The Log of Moira

Frequently-Asked Questions (FAQ’s)

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1.      What’s a Moira (μοιρα)?

The "Moira" acornMoira is an old (pre-Christian) Greek concept which means something like your “potential.” Your moira is a characteristic you have, a combination of “nature and nurture.” So the moira of an acorn is that it should grow up to be an oak tree. But moira isn’t fate: though the moira of the acorn is to become an oak tree, it might get eaten by a pig, thus falling short of its moira. Likewise, a human can fall short of his moira (say, through substance abuse) or go beyond it (which usually requires one to be a criminal or a saint). We chose “Moira” as the name of our boat and home to remind us that anything less than one’s best efforts will result in falling short of one’s moira, which on the ocean, can lead to a wet experience. (Pedantic footnote: The Greeks did sometimes personify moira as three sister goddesses, the Moirae, and they did act as arbiters of the length of one’s life. Fate, however, was a much later, Roman concept.)

2.      Where are you from?

This is always a hard question to answer. Although our legal residence is in Florida, we have no real estate (if you don’t count the plastic tray at St. Brendan’s Isle where our mail accumulates). Moira’s hailing port is San Francisco, California, but a hailing port is not a home port, and we have no ties to San Francisco. So we usually say, “We’re from that boat over there.”

  1. Are you worried about pirates?

    Not really. There is a whole list of higher-probability Bad Things to worry about (the captain’s stupidity leading the list). Piracy (strictly defined as armed robbery on the high seas, i.e., in international waters), is rare outside of a few well-known, restricted geographic areas: the entrance to the Red Sea (Somalia/Yemen), parts of Indonesia, the coast of Venezuela. A map published by the International Maritime Bureau of the International Chamber of Commerce shows the “bad parts of town.” Some alarmist registries such as the Yacht Piracy Information Center make it look as though attacks are pervasive, but a glance at the dates shows that, outside of the “bad parts of town,” there are very few incidents per year. Your odds of a pirate attack in most of the world are roughly those of being mugged at noon on Rodeo Drive in Beverly Hills.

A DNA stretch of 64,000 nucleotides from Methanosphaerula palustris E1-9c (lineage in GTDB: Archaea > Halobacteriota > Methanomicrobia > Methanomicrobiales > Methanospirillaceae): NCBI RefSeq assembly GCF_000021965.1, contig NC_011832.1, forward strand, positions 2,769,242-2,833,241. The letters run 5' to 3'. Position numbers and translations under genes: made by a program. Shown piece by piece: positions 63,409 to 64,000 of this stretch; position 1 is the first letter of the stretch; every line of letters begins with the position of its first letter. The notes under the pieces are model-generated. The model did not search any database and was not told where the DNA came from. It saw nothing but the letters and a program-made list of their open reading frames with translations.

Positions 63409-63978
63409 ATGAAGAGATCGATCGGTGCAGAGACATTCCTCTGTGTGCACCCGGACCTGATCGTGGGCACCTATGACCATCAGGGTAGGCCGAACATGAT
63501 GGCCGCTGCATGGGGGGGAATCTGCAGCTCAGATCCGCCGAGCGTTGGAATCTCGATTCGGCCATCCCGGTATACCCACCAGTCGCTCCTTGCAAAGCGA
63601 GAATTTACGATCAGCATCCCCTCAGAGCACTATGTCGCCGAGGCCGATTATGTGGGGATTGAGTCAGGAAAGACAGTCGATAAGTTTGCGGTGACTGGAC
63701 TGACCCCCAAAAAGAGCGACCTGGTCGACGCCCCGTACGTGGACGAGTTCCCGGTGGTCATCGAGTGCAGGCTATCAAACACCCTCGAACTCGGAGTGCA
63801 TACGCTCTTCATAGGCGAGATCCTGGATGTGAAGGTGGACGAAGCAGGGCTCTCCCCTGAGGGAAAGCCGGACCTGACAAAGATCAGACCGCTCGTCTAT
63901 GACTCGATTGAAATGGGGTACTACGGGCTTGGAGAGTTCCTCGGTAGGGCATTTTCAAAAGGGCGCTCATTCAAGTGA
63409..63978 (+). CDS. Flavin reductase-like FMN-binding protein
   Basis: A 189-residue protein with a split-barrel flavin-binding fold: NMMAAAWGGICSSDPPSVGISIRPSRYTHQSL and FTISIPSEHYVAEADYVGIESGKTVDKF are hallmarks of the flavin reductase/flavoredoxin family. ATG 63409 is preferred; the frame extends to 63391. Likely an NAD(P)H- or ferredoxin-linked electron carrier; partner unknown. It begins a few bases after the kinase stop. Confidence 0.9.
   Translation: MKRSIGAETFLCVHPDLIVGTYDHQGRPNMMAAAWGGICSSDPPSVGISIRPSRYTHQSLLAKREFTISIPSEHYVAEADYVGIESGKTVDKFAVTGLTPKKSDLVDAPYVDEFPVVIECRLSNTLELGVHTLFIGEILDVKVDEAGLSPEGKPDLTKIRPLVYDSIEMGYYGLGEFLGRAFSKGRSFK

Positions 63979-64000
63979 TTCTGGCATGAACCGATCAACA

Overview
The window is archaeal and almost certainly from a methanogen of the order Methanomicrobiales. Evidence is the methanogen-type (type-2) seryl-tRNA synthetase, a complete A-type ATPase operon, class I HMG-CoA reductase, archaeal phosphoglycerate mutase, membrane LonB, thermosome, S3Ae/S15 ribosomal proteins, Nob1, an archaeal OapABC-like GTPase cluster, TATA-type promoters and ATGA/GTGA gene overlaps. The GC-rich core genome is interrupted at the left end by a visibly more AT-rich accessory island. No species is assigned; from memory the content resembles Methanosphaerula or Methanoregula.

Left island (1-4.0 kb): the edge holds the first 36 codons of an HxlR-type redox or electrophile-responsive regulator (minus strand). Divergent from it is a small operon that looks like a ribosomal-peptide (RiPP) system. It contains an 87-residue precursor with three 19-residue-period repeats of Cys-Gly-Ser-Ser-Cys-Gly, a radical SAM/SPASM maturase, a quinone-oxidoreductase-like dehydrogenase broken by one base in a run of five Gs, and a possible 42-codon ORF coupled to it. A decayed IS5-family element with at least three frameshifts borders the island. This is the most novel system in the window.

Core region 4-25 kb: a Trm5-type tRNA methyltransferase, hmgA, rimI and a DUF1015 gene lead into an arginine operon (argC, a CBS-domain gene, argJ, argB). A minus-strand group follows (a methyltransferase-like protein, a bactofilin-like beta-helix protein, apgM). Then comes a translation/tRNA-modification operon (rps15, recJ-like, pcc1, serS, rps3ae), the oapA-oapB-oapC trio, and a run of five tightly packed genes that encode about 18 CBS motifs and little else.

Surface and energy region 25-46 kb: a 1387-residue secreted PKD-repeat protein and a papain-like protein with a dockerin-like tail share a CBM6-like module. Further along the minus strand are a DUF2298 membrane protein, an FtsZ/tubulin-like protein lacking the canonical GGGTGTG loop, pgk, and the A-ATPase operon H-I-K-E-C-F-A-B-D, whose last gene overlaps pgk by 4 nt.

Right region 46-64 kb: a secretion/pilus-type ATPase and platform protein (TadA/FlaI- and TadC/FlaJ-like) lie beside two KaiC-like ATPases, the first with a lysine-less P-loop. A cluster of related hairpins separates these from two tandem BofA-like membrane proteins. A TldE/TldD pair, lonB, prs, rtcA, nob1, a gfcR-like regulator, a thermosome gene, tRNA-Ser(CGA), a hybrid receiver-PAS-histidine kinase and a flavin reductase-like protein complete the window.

We have been approached many times by small- to medium-sized vessels, sometimes at night. They have always turned out to be fishermen who were trying to protect their nets. (Example)

    On the other hand, some of us who sail may be forgiven for finding the current fashion for pirate-cute a trifle unfunny.

    Update, August, 2008: Far more likely than piracy is burglary or robbery while at anchor. Dinghies, outboard motors, and fuel cans on deck are the usual targets for such enterprises. The policy discussed above leaves room for one great fear—the “good” anchoring area that suddenly “goes bad.” During the summer of 2008 there was an outbreak of robberies of boats in the Río Dulce of Guatemala, with several murders of cruisers while on their boats at anchor. The Río has long been an area that has been insulated from the worst economic problems of the rest of Guatemala, but that insulation seems to have broken down. It is not clear at this writing whether the rapid official response (arrests) and unofficial vigilante justice (reported murders of several who were suspected of involvement in the robberies) will restore order.
  2. Have you been in any big storms?

    Nope, sorry. It was pretty breezy coming down the coast of Nicaragua (35-50 knots), but the wind was off the land, which was only maybe half a mile away, so the seas were flat.

    Several times we’ve experienced a condition known as “confused seas,” where waves are coming from multiple directions at the same time. The sensation is rather like driving a heavy vehicle over large boulders, and is quite uncomfortable. Several days of that becomes exhausting, and the solution is to heave to and rest for 12 hours or so, after which, with any luck, the condition will have dissipated.

    That’s not to say that we’ve never been in a situation where we had more wind than we liked.
  3. How long would it take you to get from A to B?